Should I Reduce Retirement Savings During Bad Economic Times?

Quick Answer

Even during tough economic times, you should continue to save for retirement if you possibly can. It’s also smart to check to see if you need to rebalance investments.

Aged female and male couple going over retirement accounts.

Rising prices, a volatile stock market and general economic uncertainty may have you wondering if now is a good time to pause your retirement contributions until things calm down a bit. It's typically a good idea to keep putting money aside for later regardless of the economy. Still, all the volatility might provide a reason to rebalance your portfolio.

Here's why experts say to keep saving amid the tumult.

Why You Shouldn't Reduce Your Retirement Contributions

It's easier to stay the course if you're confident you'll reach your destination if you do. If you're investing in the stock market, there's no guarantee that your accounts will recover, but history suggests that it will. Here are some things that may make you a little more comfortable about continuing to save:

  • Pulling money from your retirement accounts reduces your earnings, perhaps drastically.
  • Stocks tend to be your best bet for keeping up with inflation.
  • You can use retirement savings to control your taxes, now or later. A traditional 401(k) or IRA can reduce taxes now, while Roth retirement savings are taxable as you save, but not when you withdraw.
  • You can think of a market drop as an opportunity to make further investments at a big discount.
  • You don't know when the big gains are coming—but if you're on the sidelines, you'll be left out, and you will have locked in your losses.

There's no denying that it's tough to watch your balance drop during a downturn. It can be even more tempting to pause your contributions if you're having to stretch what's left to cover rising expenses. But it's also important to remember that investing in the stock market is a long game, and contributions made now have the potential for major growth.

What to Do if Money Is Tight

The best-case scenario is to have retirement withdrawals taken out automatically, so you never even see—or miss—that money.

But there may be times when things get so lean—think job loss or natural disaster—that you're tempted to press pause. Remember that retirement savings is a necessity, not just a "nice to have." If you must, though, you can think about cutting back on contributions rather than cutting them out.

  • Consider cutting back, but only to the extent that you are still maxing out any company match your employer offers. The company match is part of your compensation package. And failing to contribute enough to collect it is walking away from free money.
  • Go over your budget carefully, looking for potential savings that could help you stay on track saving for retirement.
  • Look for ways to increase income, even temporarily. Walking dogs or working retail during the holidays can be the difference between a budget that feels too tight and one with a little wiggle room.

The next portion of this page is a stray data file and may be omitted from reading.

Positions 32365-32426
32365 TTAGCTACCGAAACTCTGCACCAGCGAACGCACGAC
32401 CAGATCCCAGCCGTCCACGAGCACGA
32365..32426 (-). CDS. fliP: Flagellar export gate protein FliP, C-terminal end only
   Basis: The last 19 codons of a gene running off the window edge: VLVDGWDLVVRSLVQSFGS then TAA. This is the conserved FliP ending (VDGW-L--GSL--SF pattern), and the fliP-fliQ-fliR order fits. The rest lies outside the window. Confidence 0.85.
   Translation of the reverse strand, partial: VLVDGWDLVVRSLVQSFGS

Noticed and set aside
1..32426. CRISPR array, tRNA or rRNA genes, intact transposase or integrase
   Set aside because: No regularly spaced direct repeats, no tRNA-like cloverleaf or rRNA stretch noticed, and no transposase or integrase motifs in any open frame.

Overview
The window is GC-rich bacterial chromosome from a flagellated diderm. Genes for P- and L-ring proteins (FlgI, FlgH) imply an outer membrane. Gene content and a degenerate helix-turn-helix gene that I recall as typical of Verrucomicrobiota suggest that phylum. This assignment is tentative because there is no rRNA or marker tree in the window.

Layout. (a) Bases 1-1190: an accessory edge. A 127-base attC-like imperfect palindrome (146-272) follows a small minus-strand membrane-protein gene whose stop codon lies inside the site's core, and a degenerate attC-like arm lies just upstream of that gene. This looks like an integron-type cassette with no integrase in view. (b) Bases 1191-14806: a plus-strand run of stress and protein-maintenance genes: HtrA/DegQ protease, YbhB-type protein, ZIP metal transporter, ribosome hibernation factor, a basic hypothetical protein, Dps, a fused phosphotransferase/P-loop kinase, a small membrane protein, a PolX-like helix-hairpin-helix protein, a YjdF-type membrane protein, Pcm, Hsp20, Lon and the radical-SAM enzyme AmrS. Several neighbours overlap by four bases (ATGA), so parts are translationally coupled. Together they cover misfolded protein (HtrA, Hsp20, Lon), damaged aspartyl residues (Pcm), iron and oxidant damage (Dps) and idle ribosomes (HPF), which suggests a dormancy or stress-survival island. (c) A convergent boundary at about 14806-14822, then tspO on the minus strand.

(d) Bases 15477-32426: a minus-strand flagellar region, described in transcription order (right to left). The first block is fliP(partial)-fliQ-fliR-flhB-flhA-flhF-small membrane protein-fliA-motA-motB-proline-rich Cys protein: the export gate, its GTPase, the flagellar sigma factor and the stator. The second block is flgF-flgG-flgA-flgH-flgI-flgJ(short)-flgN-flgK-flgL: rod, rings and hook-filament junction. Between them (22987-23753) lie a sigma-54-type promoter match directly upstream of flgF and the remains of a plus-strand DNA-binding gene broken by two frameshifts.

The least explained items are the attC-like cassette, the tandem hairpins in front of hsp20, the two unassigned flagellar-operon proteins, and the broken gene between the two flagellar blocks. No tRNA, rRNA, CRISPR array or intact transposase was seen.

How Much Should You Be Saving for Retirement?

No one can give you a reliable figure on how much money you will need in retirement. Longevity and health make a big difference, and so does the lifestyle you hope to have. The later you wait to get started, the more you will have to save, however.

Investment firm T. Rowe Price suggests that 15% of your annual salary, including employer match, is an appropriate retirement savings goal for many. Checking yourself against benchmarks for retirement savings by age can also let you know if you're on track.

Here are recommendations from Fidelity:

  • Savings goal for age 30: your current annual salary
  • Savings goal for age 40: three times your annual salary
  • Savings goal for age 50: six times your annual salary
  • Savings goal for age 60: eight times your annual salary
  • Savings goal for age 67: 10 times your annual salary

Most of us are not there yet. But those rules of thumb are just that—the guidelines might say you have plenty of savings, or not enough. And it can be confusing. If your salary changes, does your need for money in retirement change? Probably not. You can check a retirement calculator to get a more specific number.

Or, you could wade into retirement by cutting back hours or even trying a new career, but continuing to earn an income, possibly less than before. There's no rule that says you must stop working or earning at a certain age.

The Bottom Line

You'll almost certainly be a retiree one day, and it may still be smart to include some stock market exposure. It continues to be an excellent way to keep inflation from shrinking your nest egg. And retirement accounts have tax advantages while you are saving for retirement.

While you're taking care to make sure your savings remain healthy, it's smart to also be sure that you are protecting yourself from other ways of losing money. Checking credit regularly (Experian offers a free credit report and score) can help tip you off to potential identity theft, and finding out early can make an identity-theft mess much quicker and easier to clean up. And you can go back to the life you saved for.

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